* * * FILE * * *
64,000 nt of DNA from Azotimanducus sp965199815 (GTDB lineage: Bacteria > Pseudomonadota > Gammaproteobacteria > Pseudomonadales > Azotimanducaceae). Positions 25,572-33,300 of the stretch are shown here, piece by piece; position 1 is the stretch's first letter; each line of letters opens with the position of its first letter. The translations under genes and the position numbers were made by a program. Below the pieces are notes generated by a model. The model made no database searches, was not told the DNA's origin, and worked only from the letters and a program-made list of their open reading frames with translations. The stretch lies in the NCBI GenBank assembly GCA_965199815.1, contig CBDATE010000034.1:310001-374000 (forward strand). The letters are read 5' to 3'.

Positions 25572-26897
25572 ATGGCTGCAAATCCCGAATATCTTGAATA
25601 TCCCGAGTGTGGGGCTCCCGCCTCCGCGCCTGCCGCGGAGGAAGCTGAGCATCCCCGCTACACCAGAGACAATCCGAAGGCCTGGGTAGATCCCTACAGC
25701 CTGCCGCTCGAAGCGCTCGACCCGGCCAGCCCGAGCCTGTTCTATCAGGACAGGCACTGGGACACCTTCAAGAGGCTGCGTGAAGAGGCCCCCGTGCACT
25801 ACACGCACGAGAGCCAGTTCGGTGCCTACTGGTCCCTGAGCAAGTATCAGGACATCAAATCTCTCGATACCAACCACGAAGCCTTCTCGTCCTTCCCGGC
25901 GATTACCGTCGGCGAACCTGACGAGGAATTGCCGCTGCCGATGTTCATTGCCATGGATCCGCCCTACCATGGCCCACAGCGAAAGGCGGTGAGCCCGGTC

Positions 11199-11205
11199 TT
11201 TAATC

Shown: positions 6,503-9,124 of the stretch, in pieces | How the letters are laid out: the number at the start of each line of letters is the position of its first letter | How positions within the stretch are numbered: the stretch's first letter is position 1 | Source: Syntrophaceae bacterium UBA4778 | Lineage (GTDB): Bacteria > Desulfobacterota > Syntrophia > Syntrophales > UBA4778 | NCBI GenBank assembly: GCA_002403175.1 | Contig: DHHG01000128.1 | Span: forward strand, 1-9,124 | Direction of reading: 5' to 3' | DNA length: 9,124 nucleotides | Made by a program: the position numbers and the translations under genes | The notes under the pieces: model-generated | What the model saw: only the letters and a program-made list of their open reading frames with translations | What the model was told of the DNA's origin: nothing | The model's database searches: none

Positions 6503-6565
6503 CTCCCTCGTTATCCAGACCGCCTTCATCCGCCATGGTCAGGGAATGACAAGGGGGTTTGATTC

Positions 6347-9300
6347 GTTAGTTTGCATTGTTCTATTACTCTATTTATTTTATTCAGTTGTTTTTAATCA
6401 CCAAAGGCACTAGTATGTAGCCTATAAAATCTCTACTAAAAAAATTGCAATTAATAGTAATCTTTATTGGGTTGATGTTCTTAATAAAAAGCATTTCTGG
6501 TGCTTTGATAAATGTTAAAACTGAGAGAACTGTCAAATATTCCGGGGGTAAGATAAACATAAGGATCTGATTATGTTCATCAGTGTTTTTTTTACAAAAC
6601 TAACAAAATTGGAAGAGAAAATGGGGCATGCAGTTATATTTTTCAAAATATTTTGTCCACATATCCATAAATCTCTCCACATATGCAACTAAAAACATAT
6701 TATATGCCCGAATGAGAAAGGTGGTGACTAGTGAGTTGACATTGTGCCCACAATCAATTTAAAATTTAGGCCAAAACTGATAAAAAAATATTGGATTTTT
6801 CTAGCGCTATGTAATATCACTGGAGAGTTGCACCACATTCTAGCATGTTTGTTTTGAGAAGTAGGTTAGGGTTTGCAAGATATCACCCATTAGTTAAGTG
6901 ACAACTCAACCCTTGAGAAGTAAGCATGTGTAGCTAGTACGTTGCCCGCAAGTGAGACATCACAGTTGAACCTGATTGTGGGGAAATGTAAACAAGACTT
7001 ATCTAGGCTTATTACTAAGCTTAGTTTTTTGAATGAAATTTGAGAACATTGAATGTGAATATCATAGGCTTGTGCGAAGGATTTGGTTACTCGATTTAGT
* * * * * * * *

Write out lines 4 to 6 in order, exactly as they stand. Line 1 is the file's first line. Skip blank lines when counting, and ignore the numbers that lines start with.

25601 TCCCGAGTGTGGGGCTCCCGCCTCCGCGCCTGCCGCGGAGGAAGCTGAGCATCCCCGCTACACCAGAGACAATCCGAAGGCCTGGGTAGATCCCTACAGC
25701 CTGCCGCTCGAAGCGCTCGACCCGGCCAGCCCGAGCCTGTTCTATCAGGACAGGCACTGGGACACCTTCAAGAGGCTGCGTGAAGAGGCCCCCGTGCACT
25801 ACACGCACGAGAGCCAGTTCGGTGCCTACTGGTCCCTGAGCAAGTATCAGGACATCAAATCTCTCGATACCAACCACGAAGCCTTCTCGTCCTTCCCGGC